Researchers test WGL’s new stone-cleaning technique

Historic houses across Yorkshire that are in need of a facelift may not have to be sand-blasted in future, sparing them from possible surface damage.

Researchers from Leeds University have shown that an alternative method of industrial cleaning, using diluted acid and super-heated steam, can be used safely on the ancient stonework.

Now, the so-called ’Steamacc process’ technique is being offered by WGL Stoneclean, a stone-cleaning company in the north of England.

The process involves spraying blackened stonework with a solution of dilute acid and then washing the surface with a high-pressure jet of super-heated steam at 150oC. The acid essentially opens up the surface of the stone, allowing the steam to penetrate between and behind individual sub-millimetre-sized grains. Deposits of soot and dirt are then forced out by the power of the high-pressure wash.

The traditional method of cleaning stonework by shot-blasting the surface with sand, grit or chalk is effective but, owing to its abrasive nature, can damage the stone grains.

WGL Stoneclean asked civil engineers from Leeds University to analyse the surface of stone samples before and after Steamacc cleaning with three different strengths of the dilute acid wash. The researchers used conventional optical microscopy and a high-resolution scanning electron microscope (SEM) to look at samples of Yorkshire stone removed from buildings and a further set of samples prepared in the laboratory.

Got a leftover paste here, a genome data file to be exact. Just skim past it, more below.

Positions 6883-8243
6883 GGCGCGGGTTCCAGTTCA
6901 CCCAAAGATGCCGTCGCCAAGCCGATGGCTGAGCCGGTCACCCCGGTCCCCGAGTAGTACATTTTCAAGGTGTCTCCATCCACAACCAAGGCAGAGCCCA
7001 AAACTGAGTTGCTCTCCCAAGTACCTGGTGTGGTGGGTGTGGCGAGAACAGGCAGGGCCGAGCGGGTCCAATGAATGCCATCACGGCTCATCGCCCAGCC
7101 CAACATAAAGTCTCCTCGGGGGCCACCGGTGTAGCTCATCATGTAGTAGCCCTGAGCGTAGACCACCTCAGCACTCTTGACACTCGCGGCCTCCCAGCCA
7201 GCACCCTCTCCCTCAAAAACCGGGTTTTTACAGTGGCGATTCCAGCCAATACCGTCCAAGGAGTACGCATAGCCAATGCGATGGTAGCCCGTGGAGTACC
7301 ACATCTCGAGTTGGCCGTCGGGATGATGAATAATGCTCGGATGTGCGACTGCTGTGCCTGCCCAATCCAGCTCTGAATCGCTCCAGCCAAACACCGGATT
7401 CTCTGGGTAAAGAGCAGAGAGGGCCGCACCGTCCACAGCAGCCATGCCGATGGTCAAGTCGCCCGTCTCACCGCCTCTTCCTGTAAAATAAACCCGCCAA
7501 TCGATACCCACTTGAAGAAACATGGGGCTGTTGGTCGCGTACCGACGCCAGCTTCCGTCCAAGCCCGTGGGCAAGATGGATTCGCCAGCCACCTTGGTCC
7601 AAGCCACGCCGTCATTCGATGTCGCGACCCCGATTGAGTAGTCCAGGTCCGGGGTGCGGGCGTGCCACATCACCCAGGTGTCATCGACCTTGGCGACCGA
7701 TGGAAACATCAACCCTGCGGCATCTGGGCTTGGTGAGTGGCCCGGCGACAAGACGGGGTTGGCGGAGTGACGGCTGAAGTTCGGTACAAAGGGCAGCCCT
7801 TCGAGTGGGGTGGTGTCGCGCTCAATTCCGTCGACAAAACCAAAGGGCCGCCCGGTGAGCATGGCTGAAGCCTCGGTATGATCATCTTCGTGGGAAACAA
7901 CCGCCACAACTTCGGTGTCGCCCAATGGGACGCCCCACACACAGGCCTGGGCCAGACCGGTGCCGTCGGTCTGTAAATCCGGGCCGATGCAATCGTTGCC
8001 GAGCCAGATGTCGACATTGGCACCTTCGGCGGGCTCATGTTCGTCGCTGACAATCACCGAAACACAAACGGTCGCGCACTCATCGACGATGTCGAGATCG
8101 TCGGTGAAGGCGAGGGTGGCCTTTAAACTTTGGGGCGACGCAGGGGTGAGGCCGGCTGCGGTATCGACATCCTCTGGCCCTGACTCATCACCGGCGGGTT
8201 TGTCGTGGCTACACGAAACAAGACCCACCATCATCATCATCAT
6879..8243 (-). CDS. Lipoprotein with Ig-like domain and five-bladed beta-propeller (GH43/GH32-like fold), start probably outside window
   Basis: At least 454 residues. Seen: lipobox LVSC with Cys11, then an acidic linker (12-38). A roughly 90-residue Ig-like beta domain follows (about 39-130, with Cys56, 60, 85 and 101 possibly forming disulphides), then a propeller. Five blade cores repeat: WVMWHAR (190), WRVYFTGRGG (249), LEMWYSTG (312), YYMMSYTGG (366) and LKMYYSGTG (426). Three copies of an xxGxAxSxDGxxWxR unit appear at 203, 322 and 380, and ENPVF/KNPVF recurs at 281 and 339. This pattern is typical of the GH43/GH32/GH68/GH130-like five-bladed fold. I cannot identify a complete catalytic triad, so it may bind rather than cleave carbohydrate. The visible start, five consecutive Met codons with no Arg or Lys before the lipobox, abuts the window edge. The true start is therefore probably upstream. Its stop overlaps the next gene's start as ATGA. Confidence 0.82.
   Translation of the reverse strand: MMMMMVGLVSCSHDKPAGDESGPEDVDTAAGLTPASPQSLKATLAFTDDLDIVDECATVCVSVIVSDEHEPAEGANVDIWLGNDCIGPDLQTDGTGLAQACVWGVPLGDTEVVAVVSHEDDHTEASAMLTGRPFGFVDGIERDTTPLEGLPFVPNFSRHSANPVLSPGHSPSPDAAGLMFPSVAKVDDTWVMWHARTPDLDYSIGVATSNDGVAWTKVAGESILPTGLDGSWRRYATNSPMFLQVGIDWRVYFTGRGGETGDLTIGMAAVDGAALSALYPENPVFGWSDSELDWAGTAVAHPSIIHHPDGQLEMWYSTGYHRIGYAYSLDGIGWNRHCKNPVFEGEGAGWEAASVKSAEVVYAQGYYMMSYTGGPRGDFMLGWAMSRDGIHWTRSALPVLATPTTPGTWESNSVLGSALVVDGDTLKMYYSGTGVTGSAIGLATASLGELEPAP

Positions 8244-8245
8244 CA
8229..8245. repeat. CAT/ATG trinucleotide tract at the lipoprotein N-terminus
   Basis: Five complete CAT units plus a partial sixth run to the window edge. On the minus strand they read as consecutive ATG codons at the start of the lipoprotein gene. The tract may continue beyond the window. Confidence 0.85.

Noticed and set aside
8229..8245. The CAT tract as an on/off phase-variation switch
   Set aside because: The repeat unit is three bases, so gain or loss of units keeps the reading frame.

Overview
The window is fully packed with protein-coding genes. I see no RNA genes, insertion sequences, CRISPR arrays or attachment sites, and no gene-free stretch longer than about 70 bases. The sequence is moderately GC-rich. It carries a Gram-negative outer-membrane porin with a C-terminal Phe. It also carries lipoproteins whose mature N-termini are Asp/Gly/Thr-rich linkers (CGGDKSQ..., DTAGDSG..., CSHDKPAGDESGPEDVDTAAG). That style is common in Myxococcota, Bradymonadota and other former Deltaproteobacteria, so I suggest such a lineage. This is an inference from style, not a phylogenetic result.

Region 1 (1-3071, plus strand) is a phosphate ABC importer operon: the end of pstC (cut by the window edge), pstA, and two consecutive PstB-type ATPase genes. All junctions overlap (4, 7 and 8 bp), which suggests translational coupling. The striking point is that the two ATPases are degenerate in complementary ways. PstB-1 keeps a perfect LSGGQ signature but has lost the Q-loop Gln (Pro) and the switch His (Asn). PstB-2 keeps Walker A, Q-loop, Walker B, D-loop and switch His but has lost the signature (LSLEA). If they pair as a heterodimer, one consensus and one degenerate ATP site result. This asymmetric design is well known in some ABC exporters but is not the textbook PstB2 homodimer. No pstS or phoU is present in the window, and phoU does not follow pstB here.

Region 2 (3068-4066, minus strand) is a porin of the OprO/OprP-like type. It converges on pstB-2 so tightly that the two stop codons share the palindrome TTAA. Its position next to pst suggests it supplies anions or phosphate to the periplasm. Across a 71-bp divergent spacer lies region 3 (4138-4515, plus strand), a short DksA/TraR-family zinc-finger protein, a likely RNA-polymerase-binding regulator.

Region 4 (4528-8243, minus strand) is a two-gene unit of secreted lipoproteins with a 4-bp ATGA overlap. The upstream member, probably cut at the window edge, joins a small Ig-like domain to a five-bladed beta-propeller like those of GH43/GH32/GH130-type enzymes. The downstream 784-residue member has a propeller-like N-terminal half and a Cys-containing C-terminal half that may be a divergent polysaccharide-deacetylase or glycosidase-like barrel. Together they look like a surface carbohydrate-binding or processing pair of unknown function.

Images from the optical microscope confirmed that the process cleaned away the black-grey patina from the weathered York stone effectively. But, more importantly, the SEM revealed that the acid only removed a small amount of cement — less than one grain’s depth of material (less than 100µm) — from between the stone grains. The stone grains themselves were not damaged at all when the acid was used at low concentrations, and only minimal damage was seen at higher concentrations.

Dr Leon Black, who led the study, said: ’Our work with the high-resolution microscope gave WGL Stoneclean the scientific proof it needed to convince clients that Steamacc cleaning was safe to use and has had a positive impact on its order book.’

Bernard Coleman, director of WGL Stoneclean, added: ’Even if we repeated this cleaning process every five years, it would take 7,000 years to “wash” a building away. We now believe that the Steamacc process is the least-damaging environmentally friendly method of cleaning stone buildings that is available.’